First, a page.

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  • Aug 23, 2014
  • Updated: 1:39pm
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US POLITICS

Obama likely to tap ex-Republican senator Chuck Hagel as defence secretary

President could nominate former Republican senator as early as this week, officials said

PUBLISHED : Sunday, 06 January, 2013, 12:00am
UPDATED : Sunday, 06 January, 2013, 3:40am

US President Barack Obama was expected to nominate Chuck Hagel, a former Republican senator and Vietnam veteran, to be defence secretary, officials said, setting up a confirmation battle with lawmakers and interest groups critical of his views on Israel and Iran.

White House officials said that the president had not formally offered the job to Hagel, but others familiar with the process said that the announcement could come as soon as tomorrow.

Hagel, who was elected to the Senate from Nebraska in 1996 and retired in 2008, was awarded two Purple Hearts for wounds he received as a soldier in Vietnam. His experience serving in that war made him wary about using force unless other options have been tried, he said in a recent interview with the history magazine Vietnam.

"I'm not a pacifist. I believe in using force but only after a very careful decision-making process. I will do everything I can to avoid needless, senseless war," he said.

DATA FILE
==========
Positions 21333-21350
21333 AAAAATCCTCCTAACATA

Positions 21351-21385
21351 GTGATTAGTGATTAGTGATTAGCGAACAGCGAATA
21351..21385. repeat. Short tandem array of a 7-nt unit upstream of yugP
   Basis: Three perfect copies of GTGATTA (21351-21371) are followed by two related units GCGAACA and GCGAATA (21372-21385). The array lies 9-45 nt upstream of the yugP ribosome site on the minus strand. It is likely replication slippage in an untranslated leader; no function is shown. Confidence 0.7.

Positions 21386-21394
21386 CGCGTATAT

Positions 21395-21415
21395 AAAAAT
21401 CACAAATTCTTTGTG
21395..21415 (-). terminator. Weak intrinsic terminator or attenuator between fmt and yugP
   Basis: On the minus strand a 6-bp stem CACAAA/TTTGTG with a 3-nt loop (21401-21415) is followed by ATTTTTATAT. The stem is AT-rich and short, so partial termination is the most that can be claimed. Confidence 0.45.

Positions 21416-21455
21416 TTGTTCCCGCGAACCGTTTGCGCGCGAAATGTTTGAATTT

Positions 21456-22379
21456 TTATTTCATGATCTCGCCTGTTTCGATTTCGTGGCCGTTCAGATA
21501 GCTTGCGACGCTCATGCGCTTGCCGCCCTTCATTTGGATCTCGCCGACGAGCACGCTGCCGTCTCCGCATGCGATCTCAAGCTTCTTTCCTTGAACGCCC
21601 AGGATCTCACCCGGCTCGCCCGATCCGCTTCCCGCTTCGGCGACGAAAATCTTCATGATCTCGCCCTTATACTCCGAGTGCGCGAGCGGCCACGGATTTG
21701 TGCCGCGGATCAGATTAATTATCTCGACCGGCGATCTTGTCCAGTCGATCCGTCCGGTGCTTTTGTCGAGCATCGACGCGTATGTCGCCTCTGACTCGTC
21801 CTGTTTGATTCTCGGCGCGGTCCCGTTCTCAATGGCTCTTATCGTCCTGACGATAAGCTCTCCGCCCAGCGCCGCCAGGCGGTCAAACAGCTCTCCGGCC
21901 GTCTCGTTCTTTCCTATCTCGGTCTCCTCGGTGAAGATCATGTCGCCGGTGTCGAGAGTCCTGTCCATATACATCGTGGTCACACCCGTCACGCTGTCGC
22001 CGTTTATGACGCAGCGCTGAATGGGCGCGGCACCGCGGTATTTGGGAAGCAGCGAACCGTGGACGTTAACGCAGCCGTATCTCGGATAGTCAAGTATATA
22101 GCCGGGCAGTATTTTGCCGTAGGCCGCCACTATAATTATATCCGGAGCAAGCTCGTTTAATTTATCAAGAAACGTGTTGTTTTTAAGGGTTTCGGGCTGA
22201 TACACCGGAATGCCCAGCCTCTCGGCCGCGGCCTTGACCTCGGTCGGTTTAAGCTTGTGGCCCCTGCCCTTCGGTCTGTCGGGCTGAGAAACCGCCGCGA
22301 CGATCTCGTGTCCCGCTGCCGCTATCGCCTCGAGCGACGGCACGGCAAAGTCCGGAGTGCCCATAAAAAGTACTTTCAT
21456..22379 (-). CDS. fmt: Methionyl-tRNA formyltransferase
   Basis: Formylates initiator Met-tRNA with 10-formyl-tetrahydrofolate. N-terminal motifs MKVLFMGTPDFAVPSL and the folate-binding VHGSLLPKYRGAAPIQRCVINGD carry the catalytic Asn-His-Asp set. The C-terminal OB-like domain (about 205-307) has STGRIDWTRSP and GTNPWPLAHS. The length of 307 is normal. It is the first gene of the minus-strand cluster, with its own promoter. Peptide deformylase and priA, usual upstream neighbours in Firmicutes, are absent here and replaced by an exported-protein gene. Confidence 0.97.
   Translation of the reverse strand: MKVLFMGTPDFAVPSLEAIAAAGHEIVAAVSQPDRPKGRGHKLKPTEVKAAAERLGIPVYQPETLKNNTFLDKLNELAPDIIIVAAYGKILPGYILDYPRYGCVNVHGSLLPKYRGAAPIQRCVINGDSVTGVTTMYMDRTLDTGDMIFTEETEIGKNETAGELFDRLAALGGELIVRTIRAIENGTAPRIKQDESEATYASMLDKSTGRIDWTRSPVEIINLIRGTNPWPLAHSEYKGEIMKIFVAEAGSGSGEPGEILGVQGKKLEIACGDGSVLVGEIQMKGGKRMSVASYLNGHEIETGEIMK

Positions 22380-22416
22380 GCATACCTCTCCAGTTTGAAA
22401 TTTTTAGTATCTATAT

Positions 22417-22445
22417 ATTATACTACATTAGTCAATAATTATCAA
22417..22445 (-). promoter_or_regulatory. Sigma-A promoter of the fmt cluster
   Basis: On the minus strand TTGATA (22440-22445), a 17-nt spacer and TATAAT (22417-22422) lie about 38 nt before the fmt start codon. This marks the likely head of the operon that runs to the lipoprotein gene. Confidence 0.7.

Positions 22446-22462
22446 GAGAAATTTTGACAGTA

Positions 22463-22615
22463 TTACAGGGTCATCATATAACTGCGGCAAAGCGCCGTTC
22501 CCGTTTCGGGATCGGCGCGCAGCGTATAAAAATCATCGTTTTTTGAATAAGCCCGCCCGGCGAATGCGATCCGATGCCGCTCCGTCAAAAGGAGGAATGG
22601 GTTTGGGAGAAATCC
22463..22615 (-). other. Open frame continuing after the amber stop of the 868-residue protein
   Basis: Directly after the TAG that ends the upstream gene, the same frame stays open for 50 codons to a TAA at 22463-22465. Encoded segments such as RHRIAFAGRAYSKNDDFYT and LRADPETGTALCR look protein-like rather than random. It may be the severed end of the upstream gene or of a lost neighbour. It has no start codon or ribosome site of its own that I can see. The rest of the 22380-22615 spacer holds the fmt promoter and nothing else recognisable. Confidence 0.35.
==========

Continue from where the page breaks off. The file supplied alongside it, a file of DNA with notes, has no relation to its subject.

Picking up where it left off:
By nominating a Republican to run the Defence Department, Obama would give his second-term national security team a bipartisan tinge as the White House rapidly winds down the war in Afghanistan and plans for even deeper cuts to the defence budget. Hagel's criticism of the Iraq war has made him deeply unpopular with many conservative Republicans, however.

The choice also sets up a possibly contentious confirmation fight with Israel's defenders in Washington, some of whom mounted a public campaign to head off his nomination. They criticised Hagel for past comments calling on Israel to negotiate with Palestinian groups and for opposing some sanctions aimed at Iran.

Hagel, who would replace Leon Panetta as defence secretary, has also been criticised by some liberal Democrats and gay rights organisations for a comment he made during Bill Clinton's presidency, calling an ambassadorial nominee "openly, aggressively gay", a comment Hagel recently apologised for.

Diving into a fight over nominating Hagel would appear to mark a sharp departure for Obama, who has generally avoided battles over selections for major posts. But a decision to pick another candidate would also have been damaging to Obama, because it would have been his second surrender on a top cabinet choice within a month.

Susan Rice, the US ambassador to the United Nations, withdrew her name from consideration as a possible secretary of state nominee last month after drawing heavy criticism from Republicans over her statements after the September attacks on a US diplomatic mission in Benghazi, Libya.

Though senators from both parties have voiced reservations about Hagel, few have announced they would vote against him, a caution the White House may be counting on to get him confirmed.

Hagel's record on Israel and Iran are likely to be the main focus of the nomination battle. William Kristol, the editor of the conservative Weekly Standard, published a "special editorial" on Friday accusing him of having "dangerous views on Iran" and an "unpleasant distaste for Israel and Jews."

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